I was 63 when I had my first published article. Two years ago, I submitted an entry to a writing contest in another newspaper about one’s favorite book. My winning was a pleasant surprise as the entry was published months after submission; I had assumed it was rejected. One Sunday, I saw the title of my article in bold letters; my first thought was, that’s my title, then my eyes went to the picture beside it, and there was my photo. The sensation after that was indescribable even now; I was jumping up and down in our bedroom, unable to contain my excitement.
That first published work was the shot in the arm I needed to revive my dream of becoming a published writer. I’ve had my share of rejections through the years, and I had just about given up on this dream. Who would have thought that at my age, there is still hope for me to do things that I’ve long dreamed of? And barely a few months later, I had another article published in a Cebu daily. My first published work is the potent motivation for me to persevere and continue writing.
I retired early in 2007 because after 26 years with Philippine Airlines, I found that my job had deteriorated into routine and it had become more difficult to handle the ever-increasing demands of passengers. Or was it just me becoming touchy with age? Also, the commute, even if I had a car, had become extremely stressful because I drove myself. It came to a point that I got a sudden affliction of vertigo and was scared to drive alone. That was the last straw that broke the camel’s back, so to speak.
After retirement I went into business for a couple of years, but I discovered that business was not for me. I have been working for our local government as a consultant for over a year now.
And it’s an eye-opener in terms of public service. I am inspired to work on projects that would make a difference to the marginalized sector in our community. One such project that I was able to see through until its approval by the Department of Trade and Industry is that under its Shared Services Facilities program, abaca growers will be provided with stripping machines. These will do away with the back-breaking task of manually extracting the abaca fiber and will be a big help in their livelihood.
Indeed, it is a great feeling that at my age I am still able to give back to our community.
Being a late bloomer may mean paying it forward in a bigger and wider scope. I’ve come to realize that I love public service and being able to make a difference, even in a small way, to my community. I feel a renewed sense of purpose even in the afternoon stage of life. At present, I am working on a new livelihood project, solely for a women’s association in a mountain barangay.
And there is one aspect of my life now that I wouldn’t have known I could do quite well if I hadn’t retired: Painting. I’ve loved the arts even when I was still with the work force. I was into various do-it-yourself projects that also became my small sideline at the time: Making scented candles and faux flower arrangements, which I was able to sell to friends and colleagues. I had dreamed of trying my hand at painting for like forever, but I wondered if I had the talent—and at any rate I didn’t have the time to find out if I could do it.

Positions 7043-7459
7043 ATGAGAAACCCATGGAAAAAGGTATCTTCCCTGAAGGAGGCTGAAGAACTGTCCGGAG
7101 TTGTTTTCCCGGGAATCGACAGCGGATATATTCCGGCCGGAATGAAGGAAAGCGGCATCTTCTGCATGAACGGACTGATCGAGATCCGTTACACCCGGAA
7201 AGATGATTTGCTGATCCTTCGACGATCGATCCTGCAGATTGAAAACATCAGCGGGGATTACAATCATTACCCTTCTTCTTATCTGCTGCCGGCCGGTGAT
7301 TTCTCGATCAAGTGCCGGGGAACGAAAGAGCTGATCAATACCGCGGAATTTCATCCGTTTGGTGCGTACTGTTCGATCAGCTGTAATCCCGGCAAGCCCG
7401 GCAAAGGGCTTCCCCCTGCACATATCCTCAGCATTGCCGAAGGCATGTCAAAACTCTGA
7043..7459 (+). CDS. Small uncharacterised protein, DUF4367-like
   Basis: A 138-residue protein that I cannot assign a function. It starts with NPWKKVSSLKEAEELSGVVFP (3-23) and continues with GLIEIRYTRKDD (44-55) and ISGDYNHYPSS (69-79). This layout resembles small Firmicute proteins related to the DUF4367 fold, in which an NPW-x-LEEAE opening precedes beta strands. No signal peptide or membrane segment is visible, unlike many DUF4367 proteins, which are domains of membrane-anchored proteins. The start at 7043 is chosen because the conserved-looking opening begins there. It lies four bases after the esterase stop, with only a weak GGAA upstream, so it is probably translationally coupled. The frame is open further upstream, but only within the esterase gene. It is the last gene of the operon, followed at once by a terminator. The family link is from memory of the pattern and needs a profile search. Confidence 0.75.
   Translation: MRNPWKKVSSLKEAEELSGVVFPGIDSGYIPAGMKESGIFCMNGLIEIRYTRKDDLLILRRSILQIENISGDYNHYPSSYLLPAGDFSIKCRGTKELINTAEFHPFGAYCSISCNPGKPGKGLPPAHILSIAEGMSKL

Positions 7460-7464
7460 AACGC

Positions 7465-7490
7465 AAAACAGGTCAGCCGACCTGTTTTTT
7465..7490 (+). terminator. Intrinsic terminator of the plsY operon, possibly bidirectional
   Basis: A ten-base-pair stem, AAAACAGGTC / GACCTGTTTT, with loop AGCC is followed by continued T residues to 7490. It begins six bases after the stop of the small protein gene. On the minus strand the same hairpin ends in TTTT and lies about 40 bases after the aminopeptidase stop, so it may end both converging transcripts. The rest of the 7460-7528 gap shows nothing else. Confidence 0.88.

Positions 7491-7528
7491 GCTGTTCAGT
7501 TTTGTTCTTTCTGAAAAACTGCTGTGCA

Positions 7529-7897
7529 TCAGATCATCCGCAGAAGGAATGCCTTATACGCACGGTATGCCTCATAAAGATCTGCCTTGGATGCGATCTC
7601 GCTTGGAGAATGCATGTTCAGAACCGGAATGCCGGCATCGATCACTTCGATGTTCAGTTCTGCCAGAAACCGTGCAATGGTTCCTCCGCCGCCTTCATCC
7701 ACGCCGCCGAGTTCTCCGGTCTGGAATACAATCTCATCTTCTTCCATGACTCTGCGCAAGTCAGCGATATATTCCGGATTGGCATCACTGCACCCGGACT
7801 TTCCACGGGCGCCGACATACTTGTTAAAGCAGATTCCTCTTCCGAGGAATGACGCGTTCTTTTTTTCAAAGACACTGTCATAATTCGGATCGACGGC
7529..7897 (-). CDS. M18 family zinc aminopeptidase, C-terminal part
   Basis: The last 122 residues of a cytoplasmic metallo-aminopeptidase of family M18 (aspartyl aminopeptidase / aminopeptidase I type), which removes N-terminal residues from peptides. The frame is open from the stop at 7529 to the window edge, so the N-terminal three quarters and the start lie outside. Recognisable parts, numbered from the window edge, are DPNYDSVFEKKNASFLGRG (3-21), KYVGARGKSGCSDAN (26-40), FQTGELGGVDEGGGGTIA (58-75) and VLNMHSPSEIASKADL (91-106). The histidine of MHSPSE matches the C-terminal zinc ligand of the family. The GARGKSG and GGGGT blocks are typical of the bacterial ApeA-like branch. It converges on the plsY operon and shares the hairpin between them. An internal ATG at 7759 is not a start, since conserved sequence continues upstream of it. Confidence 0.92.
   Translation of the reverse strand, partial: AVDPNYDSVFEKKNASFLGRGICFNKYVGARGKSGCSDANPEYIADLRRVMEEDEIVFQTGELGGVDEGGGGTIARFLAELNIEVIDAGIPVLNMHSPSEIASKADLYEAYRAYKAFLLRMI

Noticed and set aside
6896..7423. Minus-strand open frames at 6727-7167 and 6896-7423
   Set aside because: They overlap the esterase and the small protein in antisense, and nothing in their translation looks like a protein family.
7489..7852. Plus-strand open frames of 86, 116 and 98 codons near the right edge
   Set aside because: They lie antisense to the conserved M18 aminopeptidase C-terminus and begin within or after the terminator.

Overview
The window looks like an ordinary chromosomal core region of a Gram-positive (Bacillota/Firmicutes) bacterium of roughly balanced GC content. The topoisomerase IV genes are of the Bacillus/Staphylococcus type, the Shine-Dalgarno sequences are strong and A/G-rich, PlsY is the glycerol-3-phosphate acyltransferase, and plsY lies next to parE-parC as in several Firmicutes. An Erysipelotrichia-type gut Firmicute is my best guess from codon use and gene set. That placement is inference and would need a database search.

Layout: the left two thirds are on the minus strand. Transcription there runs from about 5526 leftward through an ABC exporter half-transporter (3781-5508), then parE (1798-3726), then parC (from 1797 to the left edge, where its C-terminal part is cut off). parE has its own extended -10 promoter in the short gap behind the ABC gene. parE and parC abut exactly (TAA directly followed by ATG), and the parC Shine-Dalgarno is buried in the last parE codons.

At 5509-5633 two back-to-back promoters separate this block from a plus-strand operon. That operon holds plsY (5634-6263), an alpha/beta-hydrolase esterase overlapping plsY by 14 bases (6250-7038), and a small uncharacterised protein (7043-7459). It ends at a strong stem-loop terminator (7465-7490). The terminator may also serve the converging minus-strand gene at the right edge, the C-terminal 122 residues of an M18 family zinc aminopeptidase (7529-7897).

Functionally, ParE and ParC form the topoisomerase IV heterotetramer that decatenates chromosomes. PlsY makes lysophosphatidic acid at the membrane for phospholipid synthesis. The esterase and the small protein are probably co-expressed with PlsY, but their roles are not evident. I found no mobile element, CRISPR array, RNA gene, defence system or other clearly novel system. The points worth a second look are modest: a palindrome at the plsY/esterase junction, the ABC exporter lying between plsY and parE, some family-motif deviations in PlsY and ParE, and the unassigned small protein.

After my business venture flopped, I had more time on my hands than I knew what to do with. My DIY projects were no longer as enjoyable as before, and I looked around for something new to do. I asked my nephew, who paints as a hobby, what sort of materials a beginner painter needed. He promised to give me a list, and somehow I thought he had forgotten all about it. I was not inclined to take up painting lessons despite my interest.
But a few months later, my nephew came bearing a Christmas gift: all kinds of paints (watercolor, acrylic, oil), several sets of paintbrushes, and a book on painting for beginners. I am so grateful to him for starting me on this very enjoyable hobby.
It has been two years since I’ve taken up painting and always, there is joy in doing it. And wonder of wonders: I am quite good at it. I have even been able to sell some of my works, and a few of them were included in a recent city exhibit. Just like my writing, painting has become an all-consuming passion. About a year ago, I started a blog which is now my outlet for writing.
With my job as a consultant, writing at least twice a week in my blog, and painting during my spare time, usually on weekends, I have a generally fulfilling and productive week. The yearly travels with my husband and friends are also great escapes from everyday life. I’ve realized that the afternoon stage of one’s life still offers so much more new and interesting aspects. I’ve never felt so reinvigorated and energized and given a new sense of purpose.
And this late bloomer finds the experience very liberating.
Marilyn D. Oppus, 65, says: Being a childless and retiree couple, my husband and I love to go on trips yearly. My blog, Wonderfulvignettes.com, moves me to keep writing.